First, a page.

Geographic Search Engine Finds Location-Specific Tweets, Media
Geofeedia finds geo-tagged messages, photos, and videos for journalism, surveillance, and location-based market intelligence.
Thomson Reuters is using the same service to pinpoint social media associated with news events. In April, when a jet fighter crashed into an apartment complex in Virginia Beach, Reuters at first was playing catch up with local TV news outlets, who were the first to get access to user-generated video from the site, said Matthew Keys, deputy social media editor. "We were finding it difficult to reach people out there, but then I logged into [Geofeedia], drew a map around the apartment complex, and we were able to get these great Instagram photos and video that we tweeted out and sourced to the photographer," he said.
Keys said he had developed other techniques over the years for finding news content in social media, but Geofeedia takes a lot of the labor out of the process of finding posts or media from a specific location. "It's much easier for us to vet where a photo was taken," he said. Although it's possible for someone to override the geographic coordinates attached to a picture, "most people wouldn't even think to do it," he said.
In addition to marketing and news gathering, Geofeedia says its service has many other potential uses. For example, security managers at sports venues might want to monitor social media for indications of trouble in the stands. Police agencies and local governments might also want to monitor specific locations for signs of trouble, or other issues they need to address. Other possible customers include disaster relief organizations and executive surveillance, in the latter case tracking whatever location an executive is visiting to be alerted to protests or other trouble.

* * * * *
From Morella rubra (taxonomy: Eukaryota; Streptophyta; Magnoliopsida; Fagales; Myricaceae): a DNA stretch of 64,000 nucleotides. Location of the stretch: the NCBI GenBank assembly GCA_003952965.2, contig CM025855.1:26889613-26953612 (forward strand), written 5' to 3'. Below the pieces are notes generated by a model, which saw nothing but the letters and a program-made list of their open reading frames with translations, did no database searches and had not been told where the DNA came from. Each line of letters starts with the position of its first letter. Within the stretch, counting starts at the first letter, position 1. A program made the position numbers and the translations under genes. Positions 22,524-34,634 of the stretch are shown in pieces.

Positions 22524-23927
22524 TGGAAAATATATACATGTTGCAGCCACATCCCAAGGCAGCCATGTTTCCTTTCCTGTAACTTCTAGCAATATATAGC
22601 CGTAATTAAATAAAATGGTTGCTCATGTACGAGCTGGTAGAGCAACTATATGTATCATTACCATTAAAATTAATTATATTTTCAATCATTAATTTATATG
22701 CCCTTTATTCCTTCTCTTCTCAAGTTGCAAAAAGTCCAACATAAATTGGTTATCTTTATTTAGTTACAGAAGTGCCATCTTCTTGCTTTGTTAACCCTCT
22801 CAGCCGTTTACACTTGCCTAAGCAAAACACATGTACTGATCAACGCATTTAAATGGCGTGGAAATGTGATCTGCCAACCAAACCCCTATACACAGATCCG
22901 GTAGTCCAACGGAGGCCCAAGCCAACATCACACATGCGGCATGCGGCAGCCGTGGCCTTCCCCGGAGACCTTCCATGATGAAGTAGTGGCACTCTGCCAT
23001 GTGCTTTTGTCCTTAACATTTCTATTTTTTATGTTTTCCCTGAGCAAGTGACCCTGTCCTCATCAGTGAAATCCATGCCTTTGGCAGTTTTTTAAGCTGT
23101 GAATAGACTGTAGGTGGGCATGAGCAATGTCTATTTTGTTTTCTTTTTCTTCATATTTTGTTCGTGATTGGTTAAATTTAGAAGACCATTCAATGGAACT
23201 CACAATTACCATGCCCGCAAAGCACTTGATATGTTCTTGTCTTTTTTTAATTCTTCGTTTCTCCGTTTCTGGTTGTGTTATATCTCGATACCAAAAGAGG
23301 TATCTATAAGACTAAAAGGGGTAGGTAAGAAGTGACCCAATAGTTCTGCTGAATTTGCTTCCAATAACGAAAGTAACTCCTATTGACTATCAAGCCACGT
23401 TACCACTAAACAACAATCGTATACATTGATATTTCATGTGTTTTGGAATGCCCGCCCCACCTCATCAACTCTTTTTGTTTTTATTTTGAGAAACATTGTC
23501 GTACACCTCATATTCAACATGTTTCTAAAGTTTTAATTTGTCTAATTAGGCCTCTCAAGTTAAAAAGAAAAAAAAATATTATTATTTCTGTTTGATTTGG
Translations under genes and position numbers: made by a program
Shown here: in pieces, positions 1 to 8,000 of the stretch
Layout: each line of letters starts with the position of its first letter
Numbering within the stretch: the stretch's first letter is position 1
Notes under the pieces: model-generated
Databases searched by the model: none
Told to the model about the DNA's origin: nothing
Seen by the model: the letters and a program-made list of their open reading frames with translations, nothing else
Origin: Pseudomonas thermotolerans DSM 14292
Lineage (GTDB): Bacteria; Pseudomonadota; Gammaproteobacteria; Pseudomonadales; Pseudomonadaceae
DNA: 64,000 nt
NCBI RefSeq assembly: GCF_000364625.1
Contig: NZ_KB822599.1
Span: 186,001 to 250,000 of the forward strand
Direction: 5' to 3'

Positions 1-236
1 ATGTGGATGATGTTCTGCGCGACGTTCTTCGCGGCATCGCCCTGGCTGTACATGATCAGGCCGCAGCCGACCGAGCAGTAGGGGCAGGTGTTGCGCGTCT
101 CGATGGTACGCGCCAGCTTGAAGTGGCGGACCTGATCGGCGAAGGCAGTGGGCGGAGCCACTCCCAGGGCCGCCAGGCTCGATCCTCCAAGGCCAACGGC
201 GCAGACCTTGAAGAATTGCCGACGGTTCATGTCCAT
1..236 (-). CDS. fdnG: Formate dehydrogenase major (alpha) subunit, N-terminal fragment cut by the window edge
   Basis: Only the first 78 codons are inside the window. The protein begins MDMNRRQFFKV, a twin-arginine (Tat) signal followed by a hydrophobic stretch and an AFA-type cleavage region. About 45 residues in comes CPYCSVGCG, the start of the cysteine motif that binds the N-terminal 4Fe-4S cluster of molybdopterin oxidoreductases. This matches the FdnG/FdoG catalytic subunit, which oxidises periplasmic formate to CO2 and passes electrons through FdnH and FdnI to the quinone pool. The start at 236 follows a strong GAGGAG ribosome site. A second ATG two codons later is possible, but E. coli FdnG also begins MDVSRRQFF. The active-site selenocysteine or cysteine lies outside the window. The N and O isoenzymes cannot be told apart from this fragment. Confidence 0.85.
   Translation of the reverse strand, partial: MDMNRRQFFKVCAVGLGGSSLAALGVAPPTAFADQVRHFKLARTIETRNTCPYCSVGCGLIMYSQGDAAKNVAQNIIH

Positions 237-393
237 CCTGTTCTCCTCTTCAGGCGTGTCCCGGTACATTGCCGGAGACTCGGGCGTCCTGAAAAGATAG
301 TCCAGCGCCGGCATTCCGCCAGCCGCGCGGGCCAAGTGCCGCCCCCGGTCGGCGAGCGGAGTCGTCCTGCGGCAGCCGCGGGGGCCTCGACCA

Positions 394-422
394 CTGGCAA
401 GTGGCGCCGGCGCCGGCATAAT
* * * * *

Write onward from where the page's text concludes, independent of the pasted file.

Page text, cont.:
Both L&S and Reuters have been using Geofeedia as a free trial service, although Burns said she is on the verge of signing a contract. She sees the value because, previously, as people traveled across the state, "we used to have no way of seeing whether sharing photos and what they're tweeting about."
For the tourism department, using the service effectively requires checking it on a daily basis, because it captures about 24 hours worth of activity, Burns said. One of the improvements she is looking for is an improved reporting capability, or possibly integration with a general social media monitoring tool such as Radian6.
Keys said he sees potential for Reuters to make more use of Geofeedia, although so far it's not something he uses on a daily basis. Although it has proven useful in spot news situations such as that jet plane crash, he has some concerns about sourcing photos, because social media users will often re-post something from other websites. Use of the tool is so far confined to his department, which is mostly responsible for promoting Reuters content on social media, he said. His group also assists with using social media as a research tool, but that's a smaller part of the job.
"We've talked about making Geofeedia into a tool that integrates into the workflow of our journalists, but I don't think we're there yet," Keys said.
The Geofeedia service is still relatively new, becoming commercially available in May after a beta period. Geofeedia offers different prices for different kinds of uses, because some customers are looking for ongoing monitoring while others are more geared to searching. Monitoring plans are based on the number of locations covered, but also include an allowance for ad-hoc searches. Search-based plans are metered by the number of searches.
Geofeedia also is working on product improvements, such as an option for consolidated views of multiple locations. One early customer is a retailer who wants to monitor social media activity from many stores, according to Geofeedia, and the current edition of the product requires them to look at each location individually.
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